December 2007, Sunday 4:30am: Slowly crawling out from the warmth of my bed, I saw my running kit and race bib patiently waiting. Smiling, I got up, dressed and went on to cross the finish line of my first 10k race in 67 minutes.  Not bad for a beginner!

Looking back, I saw how it all started: jogging around the block without coughing up a lung, doing research, hiring a personal trainer and eating healthy food. My sights were set high despite warnings from doctors after my previous serious illness: I wanted to run street races! The feeling of accomplishment from that first race has motivated me to run 20 more.

Malu Image 1 After every training or race, I was so motivated, and   I tried to pass this on to my students, sometimes with mixed success.    Motivation is essential for learning, but it has different meanings for different people and should be developed not forced.

I thought about my first run and my motivation. Three questions popped up:

–     Why people decide to do something,

–     How hard they are going to pursue it and

–     How long they are willing to sustain that activity.

I thought about the Motivational Running techniques that broke my barriers – I can’t run – and which limited my real ability, and thought about a common student barrier – I can’t learn English. Would the same strategy work?  In the classroom, I converted running techniques to learning techniques, as follows:

1.  Set goals

In running, you set goals to monitor your progress and with each success your enthusiasm for running soars. Remember:

–     Have specific deadlines;

–     set realistic but challenging goals;

–     write and review your goals.

With my groups, we create a contract with specific learning goals to be followed during the course, and post it on the classroom wall.

2. Utilize a log

A log helps to keep you on track and allows progress monitoring. Runners regularly review their training logs and gain motivation.

In my classroom, we have a learning diary, in which students are responsible for recording their progress individually and as a group.

3. Implement the buddy system

The Buddy system is a procedure in which two people operate together to monitor and help each other. Running with others provides accountability, builds friendships and provides mutual motivation on tough days.

My students have buddies and they operate by encouraging each other.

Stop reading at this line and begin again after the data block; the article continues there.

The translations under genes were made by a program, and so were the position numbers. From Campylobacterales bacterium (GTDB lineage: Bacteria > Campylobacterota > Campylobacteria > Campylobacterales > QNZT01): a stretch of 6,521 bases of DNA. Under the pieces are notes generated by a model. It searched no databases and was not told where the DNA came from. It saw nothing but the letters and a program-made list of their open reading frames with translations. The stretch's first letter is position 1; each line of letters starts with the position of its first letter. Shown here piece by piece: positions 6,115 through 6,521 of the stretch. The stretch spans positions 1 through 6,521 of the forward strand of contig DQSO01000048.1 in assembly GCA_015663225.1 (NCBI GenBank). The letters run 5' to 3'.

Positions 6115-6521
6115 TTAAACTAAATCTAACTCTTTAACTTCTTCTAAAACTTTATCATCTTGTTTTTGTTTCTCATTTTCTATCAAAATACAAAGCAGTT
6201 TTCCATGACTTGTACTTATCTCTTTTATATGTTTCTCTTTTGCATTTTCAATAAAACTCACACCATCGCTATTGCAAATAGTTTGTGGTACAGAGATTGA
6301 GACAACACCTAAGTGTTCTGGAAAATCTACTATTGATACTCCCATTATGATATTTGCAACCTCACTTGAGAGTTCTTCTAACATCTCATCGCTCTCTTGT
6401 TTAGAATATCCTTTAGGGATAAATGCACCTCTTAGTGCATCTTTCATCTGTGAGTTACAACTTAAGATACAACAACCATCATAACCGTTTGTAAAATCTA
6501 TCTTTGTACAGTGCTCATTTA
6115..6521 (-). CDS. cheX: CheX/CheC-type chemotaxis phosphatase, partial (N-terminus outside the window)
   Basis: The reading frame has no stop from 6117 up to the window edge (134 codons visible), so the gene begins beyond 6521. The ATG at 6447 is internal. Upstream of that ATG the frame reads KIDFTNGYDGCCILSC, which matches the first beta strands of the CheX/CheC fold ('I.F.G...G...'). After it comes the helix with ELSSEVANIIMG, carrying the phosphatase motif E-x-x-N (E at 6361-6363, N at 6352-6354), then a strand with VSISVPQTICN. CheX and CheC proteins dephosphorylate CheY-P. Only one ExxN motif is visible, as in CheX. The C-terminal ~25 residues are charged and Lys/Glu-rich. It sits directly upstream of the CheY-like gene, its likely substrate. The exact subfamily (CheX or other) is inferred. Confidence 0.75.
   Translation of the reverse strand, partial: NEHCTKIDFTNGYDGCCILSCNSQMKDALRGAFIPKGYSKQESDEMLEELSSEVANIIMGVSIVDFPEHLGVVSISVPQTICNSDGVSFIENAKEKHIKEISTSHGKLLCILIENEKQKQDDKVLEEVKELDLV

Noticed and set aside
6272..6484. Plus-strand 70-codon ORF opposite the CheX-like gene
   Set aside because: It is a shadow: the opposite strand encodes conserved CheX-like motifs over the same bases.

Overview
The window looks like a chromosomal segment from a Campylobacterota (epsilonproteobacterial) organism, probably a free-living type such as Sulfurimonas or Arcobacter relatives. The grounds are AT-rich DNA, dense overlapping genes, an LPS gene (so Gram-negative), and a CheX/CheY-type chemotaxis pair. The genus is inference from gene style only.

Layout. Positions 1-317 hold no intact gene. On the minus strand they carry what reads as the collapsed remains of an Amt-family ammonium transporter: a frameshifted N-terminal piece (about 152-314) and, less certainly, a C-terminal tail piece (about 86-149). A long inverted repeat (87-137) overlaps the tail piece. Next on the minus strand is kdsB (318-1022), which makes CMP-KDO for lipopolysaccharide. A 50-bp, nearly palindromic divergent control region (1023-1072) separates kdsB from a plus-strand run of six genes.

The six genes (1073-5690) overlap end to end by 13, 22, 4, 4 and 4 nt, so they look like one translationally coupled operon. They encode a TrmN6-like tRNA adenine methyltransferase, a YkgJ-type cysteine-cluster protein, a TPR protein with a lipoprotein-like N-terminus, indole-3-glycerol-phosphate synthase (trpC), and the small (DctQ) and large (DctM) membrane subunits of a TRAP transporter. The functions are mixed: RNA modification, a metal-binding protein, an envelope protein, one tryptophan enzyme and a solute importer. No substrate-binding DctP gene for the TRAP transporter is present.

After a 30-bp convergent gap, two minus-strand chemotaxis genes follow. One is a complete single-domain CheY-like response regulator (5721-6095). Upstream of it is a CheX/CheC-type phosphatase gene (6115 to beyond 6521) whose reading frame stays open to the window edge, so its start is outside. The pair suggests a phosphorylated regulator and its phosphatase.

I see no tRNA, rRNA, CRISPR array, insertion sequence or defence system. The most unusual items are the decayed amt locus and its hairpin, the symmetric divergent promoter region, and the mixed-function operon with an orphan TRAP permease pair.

4. Surround yourself with reminders

Race photos and messages can sustain motivation.

In my classroom, sometimes students arrive and find post-its in different places with specific messages; occasionally the class starts with a video or simply with online posts.

5. Be creative with the process

Doing the same thing leads to boredom and burnout. In running, you can vary your workout routine.

Whenever possible, I try to start my classes in different places in school, such as the garden and move to the classroom.  We do a variety of practical projects and enjoy background music.

6. Do more to boost your motivation

In my trainings or races, when I wanted to quit, I remembered a quote and that inevitably helped me.

Each student in my groups is responsible for finding a motivational quote that can be referred to in moments of difficulty. They are also encouraged to share experiences of using English outside the classroom.

7. Occasionally enter a competition

In running, if you want to increase your motivation and feel competitive adrenaline, you must enter the occasional race. The spillover excitement motivates you afterwards to try more races.

Within my groups, we create events, such as workshops, project presentations, theatre role-plays and student judges give “peer feedback”.

8. Reward your successes

In running, rewards can be a powerful motivator. When you succeed, you do something nice for yourself, such as a meal at a nice restaurant – any idea is great, as long as you follow the bottom line “be good to yourself”.

In learning, although intrinsic motivation is hindered by tangible rewards that control, I believe motivation is related to enjoyment, vitality and self-esteem. So, by rewarding success in unexpected ways, it need not be seen as controlling.

Malu image 3

By following these steps, my students are able to create motivational conditions, where they have a pleasant and supportive atmosphere in the classroom; they can help each other generate initial motivation, increasing their expectancy of success; they can maintain motivation by making learning stimulating and increase their self-confidence to breakdown self-imposed barriers.Malu Image 2At the end of each class, I and the students always reflect using the Reflective Learning Cycle (Thornbury S. and Watkins P.), in which they can see their learning in a motivational, personal and meaningful way.

How about us, teachers? What do you believe motivates us? We may have different answers, but for me, it’s when my passion to teach is caught by my students.  – Malu Sciamarelli


Malu has been working in Brazil for 20 years as an English teacher, materials designer, translator and consultant for publishers. She has taught in schools, language institutes and in companies, where she has developed a new concept of ELT in the workplace.  She’s passionate about teaching. She believes teachers can affect how students perceive the world around them; they can ignite a spark of curiosity and help them develop their own creativity; they can help them overcome fears, express themselves, initiate ideas, plans, actions and a desire for lifelong learning. She’s also an enthusiastic runner and she loves dogs. Website: